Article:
A Long Island Rail Road passenger caught on camera launching a profane, hate-filled rant against a fellow passenger last month has been charged with a hate crime, officials announced Wednesday.
Edward Ruggerio, 58, could face jail time for his verbal assault against train-rider Soraya Orelien, a Black woman whom he repeatedly threatened and called a “f—–g monkey” in the recorded April 19 rant. As reported by the New York Daily News, Queens DA Richard Brown charged Ruggerio with menacing as a hate crime, as well as one count of second-degree aggravated harassment.
The crimes are punishable by up to a year in jail and a $1,000 fine, according to the newspaper.
“The bigotry and hatred that the defendant is accused of manifesting and acting upon have no place in a civilized society — especially in Queens County, NY, the most culturally diverse county in the nation,” Brown said in a statement.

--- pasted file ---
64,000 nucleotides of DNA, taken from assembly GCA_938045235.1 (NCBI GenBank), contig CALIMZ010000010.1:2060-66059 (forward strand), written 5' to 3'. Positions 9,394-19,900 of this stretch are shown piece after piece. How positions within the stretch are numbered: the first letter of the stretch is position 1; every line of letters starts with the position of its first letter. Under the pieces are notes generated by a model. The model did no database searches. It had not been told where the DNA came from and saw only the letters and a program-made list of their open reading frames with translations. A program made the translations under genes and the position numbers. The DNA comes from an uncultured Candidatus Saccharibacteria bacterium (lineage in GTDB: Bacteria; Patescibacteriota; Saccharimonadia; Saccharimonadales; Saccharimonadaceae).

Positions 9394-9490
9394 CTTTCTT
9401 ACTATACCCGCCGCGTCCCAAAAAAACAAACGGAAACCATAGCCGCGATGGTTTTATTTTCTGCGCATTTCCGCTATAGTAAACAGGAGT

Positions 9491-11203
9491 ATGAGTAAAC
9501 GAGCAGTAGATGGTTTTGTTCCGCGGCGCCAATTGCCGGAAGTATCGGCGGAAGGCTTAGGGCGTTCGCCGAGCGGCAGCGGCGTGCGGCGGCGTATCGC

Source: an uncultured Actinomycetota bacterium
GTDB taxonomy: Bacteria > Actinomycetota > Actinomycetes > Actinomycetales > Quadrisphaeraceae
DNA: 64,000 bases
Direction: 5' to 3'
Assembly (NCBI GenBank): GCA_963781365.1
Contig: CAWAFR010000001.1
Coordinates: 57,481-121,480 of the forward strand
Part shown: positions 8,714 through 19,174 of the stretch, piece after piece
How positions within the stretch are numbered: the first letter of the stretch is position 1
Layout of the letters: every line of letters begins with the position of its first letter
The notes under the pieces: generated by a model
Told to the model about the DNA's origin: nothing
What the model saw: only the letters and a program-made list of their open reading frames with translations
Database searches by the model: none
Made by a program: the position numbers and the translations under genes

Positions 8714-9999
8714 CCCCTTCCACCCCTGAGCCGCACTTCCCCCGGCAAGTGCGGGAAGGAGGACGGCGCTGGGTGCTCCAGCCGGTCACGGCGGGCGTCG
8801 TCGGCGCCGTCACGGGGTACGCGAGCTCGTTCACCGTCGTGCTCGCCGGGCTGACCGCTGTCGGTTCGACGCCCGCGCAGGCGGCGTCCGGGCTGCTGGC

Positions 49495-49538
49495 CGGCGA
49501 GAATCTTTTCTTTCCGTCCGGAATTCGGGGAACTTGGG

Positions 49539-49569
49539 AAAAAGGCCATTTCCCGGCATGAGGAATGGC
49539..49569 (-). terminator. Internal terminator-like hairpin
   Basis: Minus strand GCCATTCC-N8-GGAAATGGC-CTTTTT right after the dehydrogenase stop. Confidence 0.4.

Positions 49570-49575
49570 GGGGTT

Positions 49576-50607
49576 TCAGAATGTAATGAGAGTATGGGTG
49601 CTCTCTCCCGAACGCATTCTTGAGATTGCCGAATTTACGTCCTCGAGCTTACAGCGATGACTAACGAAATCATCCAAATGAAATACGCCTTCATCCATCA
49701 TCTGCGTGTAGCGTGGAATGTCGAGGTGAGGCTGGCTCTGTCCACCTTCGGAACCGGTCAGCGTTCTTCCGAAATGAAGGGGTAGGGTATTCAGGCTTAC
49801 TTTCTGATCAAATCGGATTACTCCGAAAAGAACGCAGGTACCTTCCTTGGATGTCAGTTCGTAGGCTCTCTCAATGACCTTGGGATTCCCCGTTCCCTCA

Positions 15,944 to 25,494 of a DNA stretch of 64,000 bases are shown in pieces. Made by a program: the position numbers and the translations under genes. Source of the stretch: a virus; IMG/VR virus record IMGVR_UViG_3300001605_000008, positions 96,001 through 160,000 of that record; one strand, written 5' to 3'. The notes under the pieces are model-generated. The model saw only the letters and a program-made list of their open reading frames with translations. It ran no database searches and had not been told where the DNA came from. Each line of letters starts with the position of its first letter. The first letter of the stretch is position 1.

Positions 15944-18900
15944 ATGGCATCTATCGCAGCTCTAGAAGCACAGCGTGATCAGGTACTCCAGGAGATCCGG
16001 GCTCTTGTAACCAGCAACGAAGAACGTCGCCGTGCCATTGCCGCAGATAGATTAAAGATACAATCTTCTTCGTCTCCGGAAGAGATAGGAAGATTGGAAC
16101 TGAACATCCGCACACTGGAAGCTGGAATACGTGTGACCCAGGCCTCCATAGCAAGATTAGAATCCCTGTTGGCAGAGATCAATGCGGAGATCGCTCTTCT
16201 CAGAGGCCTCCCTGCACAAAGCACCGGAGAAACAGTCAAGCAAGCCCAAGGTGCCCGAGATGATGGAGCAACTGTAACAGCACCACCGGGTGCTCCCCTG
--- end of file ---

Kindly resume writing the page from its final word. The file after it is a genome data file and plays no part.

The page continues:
“No one should be subjected to the vile words and intimidating actions the defendant is accused of tormenting the victim with,” he added. “Crimes of hate will never be tolerated here and when they do, regrettably occur, those responsible will be brought to justice.”
Ruggerio was caught on video completely losing it on Orelien, who was on her way home from class at the time. Witnesses said the man approached the 25-year-old passenger and raised a hand toward her before threatening to “smack the sh-t out of you, you loud mouth monkey motherf—-r,” NBC New York reported.
Ruggerio continued shouting at the woman, as seen in bystander video of the incident, and even started imitating monkey noises. The woman who recorded Ruggerio’s rant wrote on Facebook that the man was angered by Orelien talking on her phone and wanted her to be quiet.
“I can’t listen to your f—–g Black ass no more … You f–king loudmouthed bitch,” Ruggerio shouts in the video. ” …At least I’ve got a mother. You know who your mother is? You don’t know who your mother or your father is, because you’re a f—–g monkey!”
Ruggerio’s attorney, Joseph Donatelli, acknowledged that his client’s behavior was reprehensible but says what he saw in the video wasn’t a hate crime.
“No question what he said was morally reprehensible, socially unacceptable, foul-mouthed, insulting,” Donatelli said. “I just don’t know whether or not it rolls to the level of a crime. The one thing we have a right to be in this country is to be a jerk.”
“Of course he’s sorry for what he says, he just, he lost it on the train,” he added.